The FCC has released a list of 421 TV stations across the country that are going ahead with plans for the analogue cutoff and will cease to broadcast over the analogue airwaves before 11:59 P.M. on February 17, 2009. Earlier this month, congress delayed the mandatory cutoff from February 17 to June 12, but stations were still given the option to switch over early. Of the nation’s nearly 1,800 full-power televisions stations, 220 will have terminated their analog signals before Tuesday and another 421 will terminate their analogue signals on Tuesday before 11:59 pm, for a total of 641 stations, or about 36% of all full-power stations nationwide.
The FCC has dispatched staffers to 72 markets across the nation where the impact is expected to be the greatest, while broadcasters who are shutting down analog signals intensify efforts to notify and educate the public about the cutoff.
“This is not just about whether people can watch their favorite reality show,” said Acting FCC Chairman Michael Copps. “It’s about whether consumers have access to vital emergency alerts, weather, news and public affairs.”
The FCC is seeking to ensure that even where all or most stations in a market are terminating analog service, consumers who are unprepared for the switch will continue to have access to critical local news and emergency information. To accomplish this, the FCC examined each market in which stations planned to end analog service to try to ensure that at least one affiliate of the four major networks – ABC, CBS, Fox and NBC – would continue broadcasting in analog after February 17. Many had such a station, but in those instances in which there would be no top-four affiliate remaining in a market, the FCC attempted to ensure that analog local news and emergency information would remain available—generally through what is being called “enhanced analog nightlight” service. Under “enhanced analog nightlight,” the top-four affiliates must keep at least one analog signal on the air to provide programming that includes, at a minimum, local news and emergency information.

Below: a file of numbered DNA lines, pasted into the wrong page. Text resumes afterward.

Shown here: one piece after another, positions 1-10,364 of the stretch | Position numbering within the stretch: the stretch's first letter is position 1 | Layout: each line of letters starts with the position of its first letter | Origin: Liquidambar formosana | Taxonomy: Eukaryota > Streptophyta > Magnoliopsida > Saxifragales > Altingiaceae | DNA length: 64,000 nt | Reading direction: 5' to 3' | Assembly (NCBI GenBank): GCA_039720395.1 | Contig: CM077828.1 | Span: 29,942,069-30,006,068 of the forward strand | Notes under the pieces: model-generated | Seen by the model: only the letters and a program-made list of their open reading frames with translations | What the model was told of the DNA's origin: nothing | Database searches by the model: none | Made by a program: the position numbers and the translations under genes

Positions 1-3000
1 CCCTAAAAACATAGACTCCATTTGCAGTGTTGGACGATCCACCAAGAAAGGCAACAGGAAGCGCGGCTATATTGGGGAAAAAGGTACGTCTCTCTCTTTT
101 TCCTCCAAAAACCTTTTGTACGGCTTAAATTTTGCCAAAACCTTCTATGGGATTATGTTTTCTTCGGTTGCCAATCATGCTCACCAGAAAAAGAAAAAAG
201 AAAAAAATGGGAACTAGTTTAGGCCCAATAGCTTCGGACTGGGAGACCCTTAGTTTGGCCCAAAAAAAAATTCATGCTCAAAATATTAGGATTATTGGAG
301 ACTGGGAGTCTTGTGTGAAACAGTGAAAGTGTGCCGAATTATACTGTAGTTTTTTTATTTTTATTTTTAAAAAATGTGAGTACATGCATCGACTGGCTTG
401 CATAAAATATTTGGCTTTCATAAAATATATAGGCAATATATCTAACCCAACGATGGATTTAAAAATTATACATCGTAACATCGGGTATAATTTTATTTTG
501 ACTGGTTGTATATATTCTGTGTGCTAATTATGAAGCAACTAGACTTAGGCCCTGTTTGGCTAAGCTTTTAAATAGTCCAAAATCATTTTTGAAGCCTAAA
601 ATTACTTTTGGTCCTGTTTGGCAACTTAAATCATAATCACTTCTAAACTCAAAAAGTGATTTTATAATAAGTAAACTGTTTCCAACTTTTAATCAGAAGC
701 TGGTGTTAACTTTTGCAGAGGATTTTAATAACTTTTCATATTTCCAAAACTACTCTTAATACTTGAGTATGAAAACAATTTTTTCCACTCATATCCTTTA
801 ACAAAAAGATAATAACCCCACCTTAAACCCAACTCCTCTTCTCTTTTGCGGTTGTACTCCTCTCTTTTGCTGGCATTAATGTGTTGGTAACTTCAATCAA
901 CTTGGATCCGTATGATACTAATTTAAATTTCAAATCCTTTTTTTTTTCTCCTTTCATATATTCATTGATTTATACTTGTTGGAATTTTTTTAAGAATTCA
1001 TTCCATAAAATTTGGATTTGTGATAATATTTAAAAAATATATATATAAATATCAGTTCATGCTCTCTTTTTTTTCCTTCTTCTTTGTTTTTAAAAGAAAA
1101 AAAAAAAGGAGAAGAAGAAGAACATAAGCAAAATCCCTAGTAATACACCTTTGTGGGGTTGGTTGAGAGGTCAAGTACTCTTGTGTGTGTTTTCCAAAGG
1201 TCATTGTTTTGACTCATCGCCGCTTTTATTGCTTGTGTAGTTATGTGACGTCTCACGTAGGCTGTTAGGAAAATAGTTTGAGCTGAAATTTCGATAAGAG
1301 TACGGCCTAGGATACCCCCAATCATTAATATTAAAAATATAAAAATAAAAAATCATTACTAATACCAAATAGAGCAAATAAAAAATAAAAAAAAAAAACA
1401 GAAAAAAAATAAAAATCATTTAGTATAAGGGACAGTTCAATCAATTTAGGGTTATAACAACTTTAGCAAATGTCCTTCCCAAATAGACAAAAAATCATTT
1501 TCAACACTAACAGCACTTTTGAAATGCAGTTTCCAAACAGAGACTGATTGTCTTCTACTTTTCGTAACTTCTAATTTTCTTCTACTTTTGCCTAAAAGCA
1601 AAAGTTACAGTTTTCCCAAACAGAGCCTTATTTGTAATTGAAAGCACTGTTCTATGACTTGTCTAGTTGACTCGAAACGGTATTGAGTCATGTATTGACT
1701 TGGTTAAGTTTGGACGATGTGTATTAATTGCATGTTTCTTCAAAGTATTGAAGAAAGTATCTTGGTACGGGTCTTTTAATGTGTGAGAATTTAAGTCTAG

“We are trying to make the best of a difficult situation,” Copps said. “While this staggered transition is confusing and disruptive for some consumers, the confusion and disruption would have been far worse had we gone ahead with a nationwide transition on Tuesday.”
The FCC is attempting to ensure that analogue viewers continue to have access to local news and vital emergency information, specifically targeting 72 markets where one or more of the top-four network affiliates are dropping analogue broadcasts. FCC staff will visit stores in those key markets to assess the availability of digital converter boxes, distribute key “how to” information for consumers making the switch, and assist in DTV walk-in centers where consumers can get hands-on transition assistance. Of particular concern will be senior citizens, low income families, people living in rural and tribal areas, non-English speakers, and the disabled.
The FCC has also increased staffing in its consumer call centers, providing 2,506 information specialists to answer consumer questions about the transition and an additional 1,759 agents through industry partners. All calls will be directed through a single number, 1-888-CALLFCC, and agents will have the ability to refer callers to local contacts for information regarding particular reception issues.
The Commission has also provided new web resources to help consumers address digital reception problems. Information and a DTV reception map that allow consumers to check reception at their own homes are available at https://www.dtv.gov/fixreception.html.